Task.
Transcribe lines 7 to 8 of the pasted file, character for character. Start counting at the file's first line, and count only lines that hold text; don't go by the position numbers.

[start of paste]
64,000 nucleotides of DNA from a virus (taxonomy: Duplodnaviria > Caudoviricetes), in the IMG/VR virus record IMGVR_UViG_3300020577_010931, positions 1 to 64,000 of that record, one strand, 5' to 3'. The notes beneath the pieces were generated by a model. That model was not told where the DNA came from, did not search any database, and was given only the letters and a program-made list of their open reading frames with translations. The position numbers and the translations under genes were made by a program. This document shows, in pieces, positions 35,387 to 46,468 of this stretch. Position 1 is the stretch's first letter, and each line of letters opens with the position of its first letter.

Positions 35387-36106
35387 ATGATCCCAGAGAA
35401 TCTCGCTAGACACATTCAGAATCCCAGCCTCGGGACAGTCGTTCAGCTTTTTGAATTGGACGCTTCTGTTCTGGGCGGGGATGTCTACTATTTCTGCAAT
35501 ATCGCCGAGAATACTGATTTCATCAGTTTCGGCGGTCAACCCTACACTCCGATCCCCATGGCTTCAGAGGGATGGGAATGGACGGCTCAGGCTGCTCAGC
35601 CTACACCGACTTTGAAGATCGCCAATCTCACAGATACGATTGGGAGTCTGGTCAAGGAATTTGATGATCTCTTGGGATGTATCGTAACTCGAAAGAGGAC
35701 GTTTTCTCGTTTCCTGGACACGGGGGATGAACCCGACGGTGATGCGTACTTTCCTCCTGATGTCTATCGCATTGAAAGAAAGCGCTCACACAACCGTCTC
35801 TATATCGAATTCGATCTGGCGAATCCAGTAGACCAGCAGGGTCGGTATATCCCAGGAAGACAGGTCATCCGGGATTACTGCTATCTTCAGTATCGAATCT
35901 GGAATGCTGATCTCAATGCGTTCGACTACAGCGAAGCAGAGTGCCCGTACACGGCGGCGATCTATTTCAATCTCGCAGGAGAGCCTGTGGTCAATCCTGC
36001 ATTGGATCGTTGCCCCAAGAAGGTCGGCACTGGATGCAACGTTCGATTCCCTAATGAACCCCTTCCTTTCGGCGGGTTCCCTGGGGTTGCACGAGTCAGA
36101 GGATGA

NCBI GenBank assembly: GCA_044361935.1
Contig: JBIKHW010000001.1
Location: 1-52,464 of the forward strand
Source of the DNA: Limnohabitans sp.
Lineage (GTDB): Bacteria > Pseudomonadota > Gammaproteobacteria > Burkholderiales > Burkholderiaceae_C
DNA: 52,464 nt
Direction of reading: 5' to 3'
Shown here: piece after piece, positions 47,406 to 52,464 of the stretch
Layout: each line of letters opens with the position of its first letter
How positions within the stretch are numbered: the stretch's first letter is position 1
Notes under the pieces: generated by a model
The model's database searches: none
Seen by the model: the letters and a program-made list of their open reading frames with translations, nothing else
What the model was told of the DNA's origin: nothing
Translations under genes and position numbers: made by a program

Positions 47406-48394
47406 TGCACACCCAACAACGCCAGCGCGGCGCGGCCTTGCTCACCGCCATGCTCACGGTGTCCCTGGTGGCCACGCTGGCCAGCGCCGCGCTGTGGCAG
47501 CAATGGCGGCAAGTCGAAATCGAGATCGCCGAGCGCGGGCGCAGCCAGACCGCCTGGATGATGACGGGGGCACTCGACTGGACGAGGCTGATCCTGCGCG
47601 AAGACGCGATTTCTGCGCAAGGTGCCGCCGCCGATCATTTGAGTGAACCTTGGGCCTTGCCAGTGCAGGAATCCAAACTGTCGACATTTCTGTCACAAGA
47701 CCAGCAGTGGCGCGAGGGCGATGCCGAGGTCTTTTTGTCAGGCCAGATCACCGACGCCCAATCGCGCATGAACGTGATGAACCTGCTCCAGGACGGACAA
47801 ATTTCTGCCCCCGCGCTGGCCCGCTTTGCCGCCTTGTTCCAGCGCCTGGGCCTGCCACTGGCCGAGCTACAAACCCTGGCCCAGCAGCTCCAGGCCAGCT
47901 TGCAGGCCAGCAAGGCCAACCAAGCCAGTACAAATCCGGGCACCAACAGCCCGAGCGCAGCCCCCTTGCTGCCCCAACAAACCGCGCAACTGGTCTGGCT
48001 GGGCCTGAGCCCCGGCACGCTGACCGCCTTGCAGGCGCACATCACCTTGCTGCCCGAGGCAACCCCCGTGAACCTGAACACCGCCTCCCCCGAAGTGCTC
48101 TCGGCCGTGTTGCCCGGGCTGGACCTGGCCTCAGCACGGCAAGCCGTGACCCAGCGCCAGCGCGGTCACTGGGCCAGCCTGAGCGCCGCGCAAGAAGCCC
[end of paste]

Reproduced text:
35701 GTTTTCTCGTTTCCTGGACACGGGGGATGAACCCGACGGTGATGCGTACTTTCCTCCTGATGTCTATCGCATTGAAAGAAAGCGCTCACACAACCGTCTC
35801 TATATCGAATTCGATCTGGCGAATCCAGTAGACCAGCAGGGTCGGTATATCCCAGGAAGACAGGTCATCCGGGATTACTGCTATCTTCAGTATCGAATCT